These past several years seem to all have their own theme – three years ago it was powerful smartphones, two years ago it was Android tablets, last year it was powerful tablets and even more powerful smartphones with big displays, and this year it’s Ultrabooks and hybrids. There’s definitely been a lot of Ultrabooks announced, which is not really a surprise, but the amount of various hybrid devices is pretty impressive, too.
Manufacturers looking for ways to increase their share of the market and new niches have released smartphone/tablet hybrids, tablet/netbook hybrids, netbook/smartphone hybrids and of course, Ultrabook/tablet hybrids, as well. One of the latest additions to the last category is the Dell XPS Duo 12 – a very interesting, if a bit weird, hybrid Ultra-tablet that will definitely catch the attention of people anywhere.
The reason why it will turn heads is the design – this is one of the most unique devices you’ll see this year. In its closed Ultrabook position, the Dell XPS Duo 12 doesn’t look too different – just your usual Ultrabook, with a nice slim profile and metal finish, but when you open it you can see that the display actually has its own hinges inside the frame (hinge within a hinge – Inception-style) and can rotate 180 degrees. If you close the frame with the display facing outwards, you get of course, a tablet!
It’s a pretty intriguing design to say the least, and it doesn’t seem to offer anything besides a wow-factor (just like HTC’s Z hinge). They could’ve easily gone with the plain old rotating single hinge design, but I guess this is more reliable somehow. Either way, it looks interesting and it works, so there’s nothing to complain about. Overall the XPS Duo 12 feels very solid and well built.
Hardware features and performance
The hardware features of the new Dell are a mix between your normal x86 Ultrabook and a tablet – it’s literally two devices in one. The XPS Duo 12 has a 12.5 inch IPS display with a Full HD resolution, which is pretty impressive and is powered by a Core i5 or i7 processor, as well as a Qualcomm Snapdragon S4 for the tablet mode. This configuration fits the profile perfectly, but we don’t know how useful it would be in day to day use – it certainly would be better to just use one platform, although the battery life with the ARM processor is significantly longer.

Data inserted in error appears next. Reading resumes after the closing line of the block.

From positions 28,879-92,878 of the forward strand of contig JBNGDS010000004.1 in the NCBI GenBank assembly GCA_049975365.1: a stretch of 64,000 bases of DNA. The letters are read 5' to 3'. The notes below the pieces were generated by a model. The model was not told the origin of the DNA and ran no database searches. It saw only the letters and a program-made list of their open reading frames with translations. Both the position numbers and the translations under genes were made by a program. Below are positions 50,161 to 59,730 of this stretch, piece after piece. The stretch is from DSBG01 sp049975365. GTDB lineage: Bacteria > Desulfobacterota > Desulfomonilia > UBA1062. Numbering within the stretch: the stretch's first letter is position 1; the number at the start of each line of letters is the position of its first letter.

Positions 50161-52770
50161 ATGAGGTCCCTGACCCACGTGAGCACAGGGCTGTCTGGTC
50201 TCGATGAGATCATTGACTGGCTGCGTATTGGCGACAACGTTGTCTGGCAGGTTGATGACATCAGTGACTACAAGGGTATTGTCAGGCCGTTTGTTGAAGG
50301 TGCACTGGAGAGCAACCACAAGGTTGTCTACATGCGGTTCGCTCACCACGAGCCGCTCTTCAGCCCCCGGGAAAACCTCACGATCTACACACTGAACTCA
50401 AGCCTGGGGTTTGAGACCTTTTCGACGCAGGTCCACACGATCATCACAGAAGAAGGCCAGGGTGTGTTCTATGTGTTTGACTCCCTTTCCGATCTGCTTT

The other specs include 4 GB of DDR3 RAM, a 128 GB or 256 GB SSD, Wifi N, Bluetooth, HDMI, USB 3.0, an SD card slot, all the usual tablet sensors, two cameras and Intel’s HD Graphics 4000 and the Adreno 200 series GPUs.
|Specifications||Dell XPS Duo 12|
|Display||12.5 inches, 1920×1080 pixels, IPS LCD|
|Processor||Intel Core i5 or i7 dual core ULV CPU for laptop mode; Qualcomm Snapdragon S4 dual core for tablet mode|
|RAM||4 GB of DDR3 1333 mobile RAM|
|Graphics Adapter||Integrated Intel HD Graphics 4000 GPU|
|Storage Space||128 or 256 GB SSD|
|Camera(s)||Dual camera setup with HD video support|
|Connectivity Options||Wifi N, Bluetooth 3.0, USB 3.0, HDMI, SD card slot|
|Sensors||Light, accelerometer, gyroscope, magnetometer sensors|
|Battery||Up to 20 hours of continuous use in tablet mode|
|Operating System and Software||Windows 8 Pro (laptop mode), Windows RT (tablet mode)|
Due to the duality of the design (both internal and external), it’s highly likely that the Dell XPS Duo 12 will be running both Windows 8 and Windows RT if it’s released in its current form. That would mean that users will get pretty much the same thing when it comes to Metro UI and apps, but if need be, they’d also be able to use any x86 apps as well. Pretty comfortable, I’d say, especially if Dell can sync the apps between the ARM and x86 OS modes with ease.
Price and Availability
There’s no word on the price of this Ultratablet, or even if it will be released – it looks more like a proof of concept to me. It would be nice to see it on the shelves, however, so I guess we’ll have to wait and see.